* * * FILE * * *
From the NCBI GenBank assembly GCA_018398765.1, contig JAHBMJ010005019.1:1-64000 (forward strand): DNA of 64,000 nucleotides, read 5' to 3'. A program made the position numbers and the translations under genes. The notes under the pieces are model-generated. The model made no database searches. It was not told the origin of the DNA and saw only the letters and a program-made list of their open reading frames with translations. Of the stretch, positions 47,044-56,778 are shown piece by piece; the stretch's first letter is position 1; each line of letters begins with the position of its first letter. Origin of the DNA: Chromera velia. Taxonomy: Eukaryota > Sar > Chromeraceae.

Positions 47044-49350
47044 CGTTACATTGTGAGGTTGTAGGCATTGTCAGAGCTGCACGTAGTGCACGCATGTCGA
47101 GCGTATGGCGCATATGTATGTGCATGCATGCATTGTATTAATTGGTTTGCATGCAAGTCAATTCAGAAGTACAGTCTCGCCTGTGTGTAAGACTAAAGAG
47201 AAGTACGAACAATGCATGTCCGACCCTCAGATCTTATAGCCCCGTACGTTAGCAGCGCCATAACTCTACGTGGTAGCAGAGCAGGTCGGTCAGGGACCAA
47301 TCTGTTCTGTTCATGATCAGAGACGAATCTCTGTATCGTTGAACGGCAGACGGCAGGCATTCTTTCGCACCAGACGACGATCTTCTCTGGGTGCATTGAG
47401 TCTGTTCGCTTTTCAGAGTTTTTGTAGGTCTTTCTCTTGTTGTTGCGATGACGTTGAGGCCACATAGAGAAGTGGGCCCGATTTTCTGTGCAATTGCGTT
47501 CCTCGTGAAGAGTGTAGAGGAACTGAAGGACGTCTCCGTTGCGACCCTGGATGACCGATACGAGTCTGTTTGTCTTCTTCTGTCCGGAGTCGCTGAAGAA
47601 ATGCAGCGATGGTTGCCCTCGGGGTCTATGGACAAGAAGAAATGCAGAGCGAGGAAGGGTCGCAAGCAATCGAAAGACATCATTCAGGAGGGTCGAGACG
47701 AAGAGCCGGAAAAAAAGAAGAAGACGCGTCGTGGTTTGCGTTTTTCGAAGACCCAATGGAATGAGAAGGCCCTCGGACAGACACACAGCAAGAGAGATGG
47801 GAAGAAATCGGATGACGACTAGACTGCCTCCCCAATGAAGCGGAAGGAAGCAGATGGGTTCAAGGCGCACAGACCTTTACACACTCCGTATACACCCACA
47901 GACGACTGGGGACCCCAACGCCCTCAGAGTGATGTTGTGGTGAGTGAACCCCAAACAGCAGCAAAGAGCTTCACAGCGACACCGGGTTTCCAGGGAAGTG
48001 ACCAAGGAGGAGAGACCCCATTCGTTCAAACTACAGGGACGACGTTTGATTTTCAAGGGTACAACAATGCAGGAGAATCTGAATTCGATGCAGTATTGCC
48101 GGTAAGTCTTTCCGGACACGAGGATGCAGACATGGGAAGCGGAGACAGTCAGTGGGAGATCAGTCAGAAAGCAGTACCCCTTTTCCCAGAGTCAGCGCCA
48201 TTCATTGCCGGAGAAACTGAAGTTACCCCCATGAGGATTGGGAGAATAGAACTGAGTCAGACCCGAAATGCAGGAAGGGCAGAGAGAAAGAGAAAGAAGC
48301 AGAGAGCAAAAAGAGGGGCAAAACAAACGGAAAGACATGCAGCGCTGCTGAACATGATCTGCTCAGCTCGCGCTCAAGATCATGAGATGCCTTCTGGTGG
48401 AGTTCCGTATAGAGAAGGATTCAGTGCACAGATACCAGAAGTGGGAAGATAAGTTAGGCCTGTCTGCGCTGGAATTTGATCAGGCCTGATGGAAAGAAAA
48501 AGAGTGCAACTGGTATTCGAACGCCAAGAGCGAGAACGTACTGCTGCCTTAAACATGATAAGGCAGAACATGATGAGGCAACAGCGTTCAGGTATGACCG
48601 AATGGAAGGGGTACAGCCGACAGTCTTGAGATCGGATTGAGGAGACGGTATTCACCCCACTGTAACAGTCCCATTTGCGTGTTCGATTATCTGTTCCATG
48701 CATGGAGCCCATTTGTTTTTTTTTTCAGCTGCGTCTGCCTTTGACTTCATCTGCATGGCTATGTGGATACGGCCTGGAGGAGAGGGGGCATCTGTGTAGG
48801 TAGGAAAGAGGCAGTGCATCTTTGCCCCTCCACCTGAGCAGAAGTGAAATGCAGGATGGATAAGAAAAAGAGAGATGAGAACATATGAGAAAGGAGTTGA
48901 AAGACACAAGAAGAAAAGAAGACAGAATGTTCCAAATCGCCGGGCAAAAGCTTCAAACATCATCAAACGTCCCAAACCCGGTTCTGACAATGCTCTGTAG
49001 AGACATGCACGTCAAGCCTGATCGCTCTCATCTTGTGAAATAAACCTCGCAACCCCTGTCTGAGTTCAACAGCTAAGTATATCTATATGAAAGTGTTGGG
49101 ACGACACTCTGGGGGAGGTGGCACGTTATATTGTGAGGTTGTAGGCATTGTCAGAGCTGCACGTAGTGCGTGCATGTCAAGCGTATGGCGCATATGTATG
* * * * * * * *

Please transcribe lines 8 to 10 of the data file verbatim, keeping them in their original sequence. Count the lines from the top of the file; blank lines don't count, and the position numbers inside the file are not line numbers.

47501 CCTCGTGAAGAGTGTAGAGGAACTGAAGGACGTCTCCGTTGCGACCCTGGATGACCGATACGAGTCTGTTTGTCTTCTTCTGTCCGGAGTCGCTGAAGAA
47601 ATGCAGCGATGGTTGCCCTCGGGGTCTATGGACAAGAAGAAATGCAGAGCGAGGAAGGGTCGCAAGCAATCGAAAGACATCATTCAGGAGGGTCGAGACG
47701 AAGAGCCGGAAAAAAAGAAGAAGACGCGTCGTGGTTTGCGTTTTTCGAAGACCCAATGGAATGAGAAGGCCCTCGGACAGACACACAGCAAGAGAGATGG